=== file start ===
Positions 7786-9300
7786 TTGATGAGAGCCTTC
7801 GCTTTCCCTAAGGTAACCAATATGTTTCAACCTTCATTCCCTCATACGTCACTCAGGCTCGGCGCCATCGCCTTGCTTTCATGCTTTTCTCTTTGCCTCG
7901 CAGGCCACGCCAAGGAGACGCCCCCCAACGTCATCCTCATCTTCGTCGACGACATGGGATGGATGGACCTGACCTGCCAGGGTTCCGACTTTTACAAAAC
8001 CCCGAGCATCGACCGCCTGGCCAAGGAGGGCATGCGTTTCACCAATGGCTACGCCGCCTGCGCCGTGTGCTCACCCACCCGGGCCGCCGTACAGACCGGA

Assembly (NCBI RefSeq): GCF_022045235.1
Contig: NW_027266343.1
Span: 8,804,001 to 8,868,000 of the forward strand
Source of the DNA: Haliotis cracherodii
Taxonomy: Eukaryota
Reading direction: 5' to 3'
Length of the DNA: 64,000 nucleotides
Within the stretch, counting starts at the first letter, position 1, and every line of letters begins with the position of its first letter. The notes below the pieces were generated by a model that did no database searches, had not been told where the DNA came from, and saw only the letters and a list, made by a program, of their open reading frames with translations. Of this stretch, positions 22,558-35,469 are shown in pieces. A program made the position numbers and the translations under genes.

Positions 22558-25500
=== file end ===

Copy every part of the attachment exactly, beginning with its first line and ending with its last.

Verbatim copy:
Positions 7786-9300
7786 TTGATGAGAGCCTTC
7801 GCTTTCCCTAAGGTAACCAATATGTTTCAACCTTCATTCCCTCATACGTCACTCAGGCTCGGCGCCATCGCCTTGCTTTCATGCTTTTCTCTTTGCCTCG
7901 CAGGCCACGCCAAGGAGACGCCCCCCAACGTCATCCTCATCTTCGTCGACGACATGGGATGGATGGACCTGACCTGCCAGGGTTCCGACTTTTACAAAAC
8001 CCCGAGCATCGACCGCCTGGCCAAGGAGGGCATGCGTTTCACCAATGGCTACGCCGCCTGCGCCGTGTGCTCACCCACCCGGGCCGCCGTACAGACCGGA

Assembly (NCBI RefSeq): GCF_022045235.1
Contig: NW_027266343.1
Span: 8,804,001 to 8,868,000 of the forward strand
Source of the DNA: Haliotis cracherodii
Taxonomy: Eukaryota
Reading direction: 5' to 3'
Length of the DNA: 64,000 nucleotides
Within the stretch, counting starts at the first letter, position 1, and every line of letters begins with the position of its first letter. The notes below the pieces were generated by a model that did no database searches, had not been told where the DNA came from, and saw only the letters and a list, made by a program, of their open reading frames with translations. Of this stretch, positions 22,558-35,469 are shown in pieces. A program made the position numbers and the translations under genes.

Positions 22558-25500